Saturday, November 19, 2011

The (second?) greatest customer service story ever told, starring the Hilton Anatole.

If you read blogs and/or hang out on Twitter, you likely heard or read about Peter Shankman's delightful encounter with Morton's Steakhouse, which he dubbed the "greatest customer service story ever told." No question, that is one outstanding example of customer service. However, after that story went public, there were a lot of questions swirling as to whether Morton's offered that level of service because of Mr. Shankman's relative fame, in hopes that he would share the story online with his many fans and followers. Though I can't vouch for Morton's (besides noting that they have delicious food), I truly believe that some people and companies are just devoted to providing stellar customer service, whether said recipient is famous or not. I'm living proof: take what happened to me last week. 

I was in Dallas attending the NMHC Apartment Operations and Technology Conference & Exposition (aka OpTech) at the Hilton Anatole. During the very last session, suddenly the power went out. After determining that the outage had affected a large portion of the city, the conference organizers urged anyone who needed to make their way out as soon as possible, as there would likely be back-ups at the emergency elevators for those who needed to return to their rooms before departing for the airport. I immediately stood up and began walking towards the elevators, hoping I'd be able to beat the rush.

A small group of conference attendees was soon gathered at the elevator banks. One of the Hilton's conference managers, Hal, was standing at the elevator and suggested that we all start walking up the stairs, as there was no indication of when the emergency elevators would be operational. My room was located on the eighteenth floor, and when I expressed  concern about carrying my suitcase down eighteen flights of stairs, he said, “No problem, I’ll come with you and carry it down.” 

We went to my hotel room, which was pitch black, and Hal gave me a glow stick so that I could finish packing my belongings. He waited very patiently while I attempted to search the room and assured me that the hotel would be glad to send anything that I'd inadvertently left behind. We then walked down eighteen flights of stairs, while Hal smiled and chatted, and told me about some of the other power outages he'd witnessed during his career. He carried my suitcase through back entrances, all the way to the taxi stand, and gently placed my suitcase on the curb. I am certain that Hal had much more pressing things to attend to, but you'd never have known it from his behavior: he made my little request seem like a major priority that deserved immediate attention.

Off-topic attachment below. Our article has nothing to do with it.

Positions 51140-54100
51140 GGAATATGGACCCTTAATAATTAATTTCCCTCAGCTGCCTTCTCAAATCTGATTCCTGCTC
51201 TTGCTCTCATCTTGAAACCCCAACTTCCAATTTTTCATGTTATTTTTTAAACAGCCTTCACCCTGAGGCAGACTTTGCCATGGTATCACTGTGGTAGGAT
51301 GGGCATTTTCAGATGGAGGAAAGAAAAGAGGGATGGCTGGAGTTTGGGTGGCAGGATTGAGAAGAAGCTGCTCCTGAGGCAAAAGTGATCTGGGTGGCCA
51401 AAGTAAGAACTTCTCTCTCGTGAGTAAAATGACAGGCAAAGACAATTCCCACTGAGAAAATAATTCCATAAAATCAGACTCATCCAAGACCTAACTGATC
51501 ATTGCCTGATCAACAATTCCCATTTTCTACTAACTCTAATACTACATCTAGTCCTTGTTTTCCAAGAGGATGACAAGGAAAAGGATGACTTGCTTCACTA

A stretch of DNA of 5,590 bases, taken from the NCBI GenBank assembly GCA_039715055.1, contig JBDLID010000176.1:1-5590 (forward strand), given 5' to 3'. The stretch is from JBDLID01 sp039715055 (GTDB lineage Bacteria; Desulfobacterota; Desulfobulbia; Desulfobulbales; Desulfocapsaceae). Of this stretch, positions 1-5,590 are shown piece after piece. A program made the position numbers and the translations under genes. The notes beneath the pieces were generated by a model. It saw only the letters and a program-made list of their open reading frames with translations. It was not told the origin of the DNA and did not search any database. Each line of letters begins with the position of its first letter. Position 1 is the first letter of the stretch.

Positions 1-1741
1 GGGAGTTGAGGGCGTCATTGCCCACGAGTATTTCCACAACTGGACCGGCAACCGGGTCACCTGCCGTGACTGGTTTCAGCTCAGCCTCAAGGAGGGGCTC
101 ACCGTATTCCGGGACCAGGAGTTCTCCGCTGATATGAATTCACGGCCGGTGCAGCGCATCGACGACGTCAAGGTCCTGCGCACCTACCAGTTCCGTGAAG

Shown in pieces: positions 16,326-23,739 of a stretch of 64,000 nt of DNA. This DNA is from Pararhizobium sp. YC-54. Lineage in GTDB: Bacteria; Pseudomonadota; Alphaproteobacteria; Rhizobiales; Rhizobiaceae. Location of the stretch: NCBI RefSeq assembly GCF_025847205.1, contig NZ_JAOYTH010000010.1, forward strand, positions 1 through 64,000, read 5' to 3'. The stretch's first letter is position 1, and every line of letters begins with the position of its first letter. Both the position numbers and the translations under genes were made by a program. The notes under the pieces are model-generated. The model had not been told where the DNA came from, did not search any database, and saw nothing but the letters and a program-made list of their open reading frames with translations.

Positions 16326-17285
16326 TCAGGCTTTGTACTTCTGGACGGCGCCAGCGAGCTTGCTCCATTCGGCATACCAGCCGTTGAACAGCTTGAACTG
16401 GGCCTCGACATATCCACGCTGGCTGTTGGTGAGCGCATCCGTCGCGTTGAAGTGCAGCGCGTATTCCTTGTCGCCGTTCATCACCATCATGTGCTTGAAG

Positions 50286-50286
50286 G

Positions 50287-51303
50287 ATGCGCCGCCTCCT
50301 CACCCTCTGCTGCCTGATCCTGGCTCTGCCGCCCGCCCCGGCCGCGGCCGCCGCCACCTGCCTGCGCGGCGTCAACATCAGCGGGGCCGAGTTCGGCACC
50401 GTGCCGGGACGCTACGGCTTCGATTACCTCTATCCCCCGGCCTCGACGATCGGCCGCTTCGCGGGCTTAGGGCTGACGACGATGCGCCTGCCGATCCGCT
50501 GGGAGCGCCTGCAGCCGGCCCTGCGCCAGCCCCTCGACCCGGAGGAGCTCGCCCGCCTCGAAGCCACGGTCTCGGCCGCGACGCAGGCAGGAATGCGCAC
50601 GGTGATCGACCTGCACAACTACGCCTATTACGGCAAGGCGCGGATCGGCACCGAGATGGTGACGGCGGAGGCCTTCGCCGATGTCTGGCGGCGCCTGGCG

I was so wowed by Hal's kindness and exemplary service that I honestly could do nothing except hug him and thank him profusely. (I never carry cash; otherwise, I would have given Hal a huge tip on the spot.) Instead, I promised I'd write a letter to his General Manager, and then left for the airport, utterly aglow with thankfulness.

The next day, I wrote a letter to the Anatole's GM, as promised...and then I emailed Hilton's Senior Vice President of Operations to share the above story. (Isn't it amazing what a quick Google search can do?) Within just a few hours, he emailed me the below.

Sara, first of all I am sorry that you had to deal with the power outage while at the Anatole.  That said I am thrilled to read your comments on how Hal handled the situation and put your situation in front of any other issue he had which is the absolute way it should be!  I will be in Dallas next week and will make sure I personally thank Hal!  I appreciate you taking the time to let us know and look forward to welcoming you back at the Anatole and/or any of our Hiltons around the globe!

Wow. When senior management and on-site management share the same philosophy, some serious greatness occurs.